Unravelling the history of hepatitis B virus genotypes A and D infection using a full-genome phylogenetic and phylogeographic approach

  1. Evangelia-Georgia Kostaki
  2. Timokratis Karamitros
  3. Garyfallia Stefanou
  4. Ioannis Mamais
  5. Konstantinos Angelis
  6. Angelos Hatzakis
  7. Anna Kramvis
  8. Dimitrios Paraskevis  Is a corresponding author
  1. National and Kapodistrian University of Athens, Greece
  2. European University of Cyprus, Cyprus
  3. University of the Witwatersrand, South Africa

Abstract

Hepatitis B virus (HBV) infection constitutes a global public health problem. In order to establish how HBV was disseminated across different geographic regions, we estimated the levels of regional clustering for genotypes D and A. We used 916 HBV-D and 493 HBV-A full-length sequences to reconstruct their global phylogeny. Phylogeographic analysis was conducted by reconstruction of ancestral states using the criterion of parsimony. The putative origin of genotype D was in North Africa/Middle East. HBV-D sequences form low levels of regional clustering for the Middle East and Southern Europe. In contrast, HBV-A sequences form two major clusters, the first including sequences mostly from sub-Saharan Africa, and the second including sequences mostly from Western and Central Europe. Conclusion: We observed considerable differences in the global dissemination patterns of HBV-D and HBV-A and different levels of monophyletic clustering in relation to the regions of prevalence of each genotype.

Data availability

All data (sequence alignments and additional pieces of information related to the accession numbers of sequences and their sampling areas) are available at Dryad (doi: 10.5061/dryad.bt4q242).

The following data sets were generated

Article and author information

Author details

  1. Evangelia-Georgia Kostaki

    Department of Hygiene, Epidemiology and Medical Statistics, National and Kapodistrian University of Athens, Athens, Greece
    Competing interests
    The authors declare that no competing interests exist.
  2. Timokratis Karamitros

    Department of Hygiene, Epidemiology and Medical Statistics, National and Kapodistrian University of Athens, Athens, Greece
    Competing interests
    The authors declare that no competing interests exist.
    ORCID icon "This ORCID iD identifies the author of this article:" 0000-0003-0841-9159
  3. Garyfallia Stefanou

    Department of Hygiene, Epidemiology and Medical Statistics, National and Kapodistrian University of Athens, Athens, Greece
    Competing interests
    The authors declare that no competing interests exist.
  4. Ioannis Mamais

    Department of Health Sciences, School of Sciences, European University of Cyprus, Nicosia, Cyprus
    Competing interests
    The authors declare that no competing interests exist.
  5. Konstantinos Angelis

    Department of Hygiene, Epidemiology and Medical Statistics, National and Kapodistrian University of Athens, Athens, Greece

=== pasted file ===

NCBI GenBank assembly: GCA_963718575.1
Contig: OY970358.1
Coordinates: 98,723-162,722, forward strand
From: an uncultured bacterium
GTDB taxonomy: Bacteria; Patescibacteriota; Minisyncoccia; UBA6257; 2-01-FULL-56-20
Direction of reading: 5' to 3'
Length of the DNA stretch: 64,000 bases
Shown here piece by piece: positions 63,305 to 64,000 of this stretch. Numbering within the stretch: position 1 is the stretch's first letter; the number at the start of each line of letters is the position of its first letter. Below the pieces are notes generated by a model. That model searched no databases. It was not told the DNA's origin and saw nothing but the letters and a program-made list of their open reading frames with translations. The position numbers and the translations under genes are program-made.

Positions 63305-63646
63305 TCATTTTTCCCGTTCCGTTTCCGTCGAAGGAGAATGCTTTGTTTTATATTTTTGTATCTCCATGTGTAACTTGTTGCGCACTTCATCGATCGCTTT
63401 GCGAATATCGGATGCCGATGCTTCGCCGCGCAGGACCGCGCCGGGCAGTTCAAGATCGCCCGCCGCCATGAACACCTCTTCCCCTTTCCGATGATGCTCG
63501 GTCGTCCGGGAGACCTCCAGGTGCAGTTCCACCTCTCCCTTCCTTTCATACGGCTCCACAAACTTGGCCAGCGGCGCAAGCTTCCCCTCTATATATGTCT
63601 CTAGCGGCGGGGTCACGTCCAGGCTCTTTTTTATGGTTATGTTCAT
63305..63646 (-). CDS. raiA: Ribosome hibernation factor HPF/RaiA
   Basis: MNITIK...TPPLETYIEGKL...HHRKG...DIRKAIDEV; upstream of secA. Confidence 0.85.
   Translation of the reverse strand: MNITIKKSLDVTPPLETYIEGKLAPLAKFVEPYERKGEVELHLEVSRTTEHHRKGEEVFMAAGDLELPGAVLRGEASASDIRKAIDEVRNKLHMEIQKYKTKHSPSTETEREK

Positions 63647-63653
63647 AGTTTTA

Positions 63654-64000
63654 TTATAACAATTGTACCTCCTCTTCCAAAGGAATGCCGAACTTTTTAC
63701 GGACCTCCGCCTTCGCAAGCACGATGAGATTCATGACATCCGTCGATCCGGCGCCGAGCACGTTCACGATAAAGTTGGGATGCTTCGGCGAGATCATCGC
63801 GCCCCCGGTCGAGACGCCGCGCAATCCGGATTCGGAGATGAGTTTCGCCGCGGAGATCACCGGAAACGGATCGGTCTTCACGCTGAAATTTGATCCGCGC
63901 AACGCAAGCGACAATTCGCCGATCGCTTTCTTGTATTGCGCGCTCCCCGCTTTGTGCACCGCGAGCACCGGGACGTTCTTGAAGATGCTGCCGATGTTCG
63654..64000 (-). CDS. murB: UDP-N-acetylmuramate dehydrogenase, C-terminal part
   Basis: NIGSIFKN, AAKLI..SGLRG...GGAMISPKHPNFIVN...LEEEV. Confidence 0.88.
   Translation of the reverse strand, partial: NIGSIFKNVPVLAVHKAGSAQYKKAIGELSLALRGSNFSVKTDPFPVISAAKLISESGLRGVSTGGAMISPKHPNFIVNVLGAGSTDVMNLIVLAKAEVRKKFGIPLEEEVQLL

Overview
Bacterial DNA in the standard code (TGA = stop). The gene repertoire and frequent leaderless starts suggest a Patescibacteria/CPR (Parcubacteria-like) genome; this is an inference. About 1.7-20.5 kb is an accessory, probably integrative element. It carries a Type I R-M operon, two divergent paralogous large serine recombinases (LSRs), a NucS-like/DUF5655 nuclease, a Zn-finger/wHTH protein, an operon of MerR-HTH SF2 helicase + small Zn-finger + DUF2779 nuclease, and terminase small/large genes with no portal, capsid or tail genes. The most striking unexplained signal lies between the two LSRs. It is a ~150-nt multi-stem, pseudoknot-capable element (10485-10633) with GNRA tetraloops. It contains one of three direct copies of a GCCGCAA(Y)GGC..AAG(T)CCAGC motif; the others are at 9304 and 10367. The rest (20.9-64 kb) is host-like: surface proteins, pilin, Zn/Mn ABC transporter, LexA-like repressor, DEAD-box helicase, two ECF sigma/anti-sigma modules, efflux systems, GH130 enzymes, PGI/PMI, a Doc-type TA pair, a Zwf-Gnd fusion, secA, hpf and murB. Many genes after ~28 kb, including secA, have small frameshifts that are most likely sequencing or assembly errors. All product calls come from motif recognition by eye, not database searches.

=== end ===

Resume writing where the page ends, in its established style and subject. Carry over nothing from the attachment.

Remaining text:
Competing interests
    The authors declare that no competing interests exist.
  6. Angelos Hatzakis

    Department of Hygiene, Epidemiology and Medical Statistics, National and Kapodistrian University of Athens, Athens, Greece
    Competing interests
    The authors declare that no competing interests exist.
  7. Anna Kramvis

    Hepatitis Virus Diversity Research Unit, Department of Internal Medicine, University of the Witwatersrand, Johannesburg, South Africa
    Competing interests
    The authors declare that no competing interests exist.
  8. Dimitrios Paraskevis

    Department of Hygiene, Epidemiology and Medical Statistics, National and Kapodistrian University of Athens, Athens, Greece
    For correspondence
    dparask@med.uoa.gr
    Competing interests
    The authors declare that no competing interests exist.
    ORCID icon "This ORCID iD identifies the author of this article:" 0000-0001-6167-7152

Funding

Hellenic Scientific Society for the Study of AIDS and STDs

  • Evangelia-Georgia Kostaki
  • Timokratis Karamitros
  • Garyfallia Stefanou
  • Ioannis Mamais
  • Konstantinos Angelis
  • Angelos Hatzakis
  • Anna Kramvis
  • Dimitrios Paraskevis

The funders had no role in study design, data collection and interpretation, or the decision to submit the work for publication.

Reviewing Editor

  1. Carla Osiowy, University of Manitoba, Canada

Version history

  1. Received: April 30, 2018
  2. Accepted: July 28, 2018
  3. Accepted Manuscript published: August 7, 2018 (version 1)
  4. Version of Record published: August 31, 2018 (version 2)
  5. Version of Record updated: September 5, 2018 (version 3)

Copyright

© 2018, Kostaki et al.

This article is distributed under the terms of the Creative Commons Attribution License permitting unrestricted use and redistribution provided that the original author and source are credited.

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  1. Evangelia-Georgia Kostaki
  2. Timokratis Karamitros
  3. Garyfallia Stefanou
  4. Ioannis Mamais
  5. Konstantinos Angelis
  6. Angelos Hatzakis
  7. Anna Kramvis
  8. Dimitrios Paraskevis
(2018)
Unravelling the history of hepatitis B virus genotypes A and D infection using a full-genome phylogenetic and phylogeographic approach
eLife 7:e36709.
https://doi.org/10.7554/eLife.36709

Share this article

https://doi.org/10.7554/eLife.36709

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